The Nucleo use a standard mini-USB connector, and besides, do you really need one? I have about 40 evaluation boards at home, and if I had a USB cable for every single board I use, I’d be up to my neck in connectivity. Besides, I very rarely use more than one board at a time, and even when I do, I never use more than two. Type B USB cables can be found literally everywhere (my local supermarket has hem), so a USB cable just isn’t required. As for the software, again, this isn’t required. The board works perfectly with most ARM development environments, including KEIL and IAR, as well as GNU-based tools. It also works with ARM’s mbed platform, which is why I wanted this board in the first place. ST Microelectronics has been a major partner for ARM’s mbed platform, and already provides an impressive amount of boards, and this board is no exception to the quality of the previous designs. Just plug it in, and it will work. Well, that is about to be put to the test!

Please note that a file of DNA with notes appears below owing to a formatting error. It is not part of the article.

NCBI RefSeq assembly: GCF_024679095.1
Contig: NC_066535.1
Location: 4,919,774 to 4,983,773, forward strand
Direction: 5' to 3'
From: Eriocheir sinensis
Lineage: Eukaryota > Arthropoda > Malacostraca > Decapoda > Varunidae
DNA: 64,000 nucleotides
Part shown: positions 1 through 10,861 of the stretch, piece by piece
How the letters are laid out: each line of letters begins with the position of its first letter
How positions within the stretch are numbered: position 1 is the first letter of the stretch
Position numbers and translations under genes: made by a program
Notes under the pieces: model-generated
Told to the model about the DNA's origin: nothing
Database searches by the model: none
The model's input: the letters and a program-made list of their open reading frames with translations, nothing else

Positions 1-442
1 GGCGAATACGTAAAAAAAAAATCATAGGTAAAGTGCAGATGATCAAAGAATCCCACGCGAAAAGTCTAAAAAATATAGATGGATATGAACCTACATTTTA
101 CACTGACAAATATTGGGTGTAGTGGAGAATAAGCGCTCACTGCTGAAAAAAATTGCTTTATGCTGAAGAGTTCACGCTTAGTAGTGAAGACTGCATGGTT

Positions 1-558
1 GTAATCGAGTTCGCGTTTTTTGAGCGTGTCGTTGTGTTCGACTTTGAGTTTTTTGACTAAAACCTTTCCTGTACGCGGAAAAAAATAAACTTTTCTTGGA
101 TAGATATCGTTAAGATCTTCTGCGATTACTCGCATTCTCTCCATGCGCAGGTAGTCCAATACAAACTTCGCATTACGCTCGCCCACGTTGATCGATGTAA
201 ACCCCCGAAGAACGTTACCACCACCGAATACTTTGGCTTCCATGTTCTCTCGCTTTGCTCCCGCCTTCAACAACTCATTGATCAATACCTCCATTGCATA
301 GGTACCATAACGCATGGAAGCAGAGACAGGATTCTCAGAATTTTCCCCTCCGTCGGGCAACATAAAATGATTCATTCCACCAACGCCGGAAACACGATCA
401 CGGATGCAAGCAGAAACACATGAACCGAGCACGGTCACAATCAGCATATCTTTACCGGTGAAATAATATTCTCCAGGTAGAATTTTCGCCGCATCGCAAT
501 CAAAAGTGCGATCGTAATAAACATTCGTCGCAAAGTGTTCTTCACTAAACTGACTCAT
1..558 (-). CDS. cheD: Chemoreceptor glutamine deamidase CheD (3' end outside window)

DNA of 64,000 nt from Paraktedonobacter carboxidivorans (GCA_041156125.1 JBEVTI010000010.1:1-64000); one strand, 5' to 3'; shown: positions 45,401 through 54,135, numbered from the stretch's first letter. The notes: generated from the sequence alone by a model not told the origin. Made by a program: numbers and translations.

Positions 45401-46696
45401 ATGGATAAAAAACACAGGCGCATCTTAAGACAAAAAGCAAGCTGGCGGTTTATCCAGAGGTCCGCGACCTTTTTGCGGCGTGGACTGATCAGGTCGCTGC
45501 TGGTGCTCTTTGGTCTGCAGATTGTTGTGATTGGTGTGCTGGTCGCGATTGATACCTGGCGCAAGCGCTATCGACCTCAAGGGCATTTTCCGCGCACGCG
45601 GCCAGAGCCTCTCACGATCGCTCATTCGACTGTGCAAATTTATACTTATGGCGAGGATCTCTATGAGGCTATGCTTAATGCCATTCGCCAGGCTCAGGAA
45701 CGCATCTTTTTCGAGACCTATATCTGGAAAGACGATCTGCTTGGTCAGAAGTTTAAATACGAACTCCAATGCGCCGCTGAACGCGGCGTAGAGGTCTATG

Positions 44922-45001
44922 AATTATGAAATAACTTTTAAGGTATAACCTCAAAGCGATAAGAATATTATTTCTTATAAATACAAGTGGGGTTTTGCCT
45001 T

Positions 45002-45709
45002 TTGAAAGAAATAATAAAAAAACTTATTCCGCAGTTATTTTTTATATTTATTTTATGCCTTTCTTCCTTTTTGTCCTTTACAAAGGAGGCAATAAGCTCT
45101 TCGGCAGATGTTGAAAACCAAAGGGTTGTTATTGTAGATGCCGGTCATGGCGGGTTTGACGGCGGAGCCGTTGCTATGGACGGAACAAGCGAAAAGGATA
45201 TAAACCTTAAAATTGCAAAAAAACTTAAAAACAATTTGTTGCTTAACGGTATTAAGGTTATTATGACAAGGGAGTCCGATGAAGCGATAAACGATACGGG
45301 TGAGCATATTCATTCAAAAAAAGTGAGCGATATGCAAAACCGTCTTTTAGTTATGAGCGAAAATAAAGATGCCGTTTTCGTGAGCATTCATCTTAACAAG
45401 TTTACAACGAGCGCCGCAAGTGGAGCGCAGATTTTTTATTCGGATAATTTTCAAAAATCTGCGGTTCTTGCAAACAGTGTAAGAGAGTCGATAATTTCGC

First run

First things first, this board requires a mini-USB cable. Plug the board into your computer, and a number of things will happen. First of all, LD1, the power LED, will turn on. LD2 will start blinking, indicating that the default program is running. Press the user button, and the frequency will change. While all this is happening, your computer will start looking for drivers, and if everything goes well, the software will install. Once done, my computer has a new drive, a 528KB disk with a single file inside, mbed.html. I double clicked on it, and was taken to ARM’s mbed site. A few seconds later, the platform told me that the Nucleo-F411RE had been added to my account. This page lists the characteristics of the F411RE, including features, pinouts and example programs. See, I told you nothing else was needed in the package.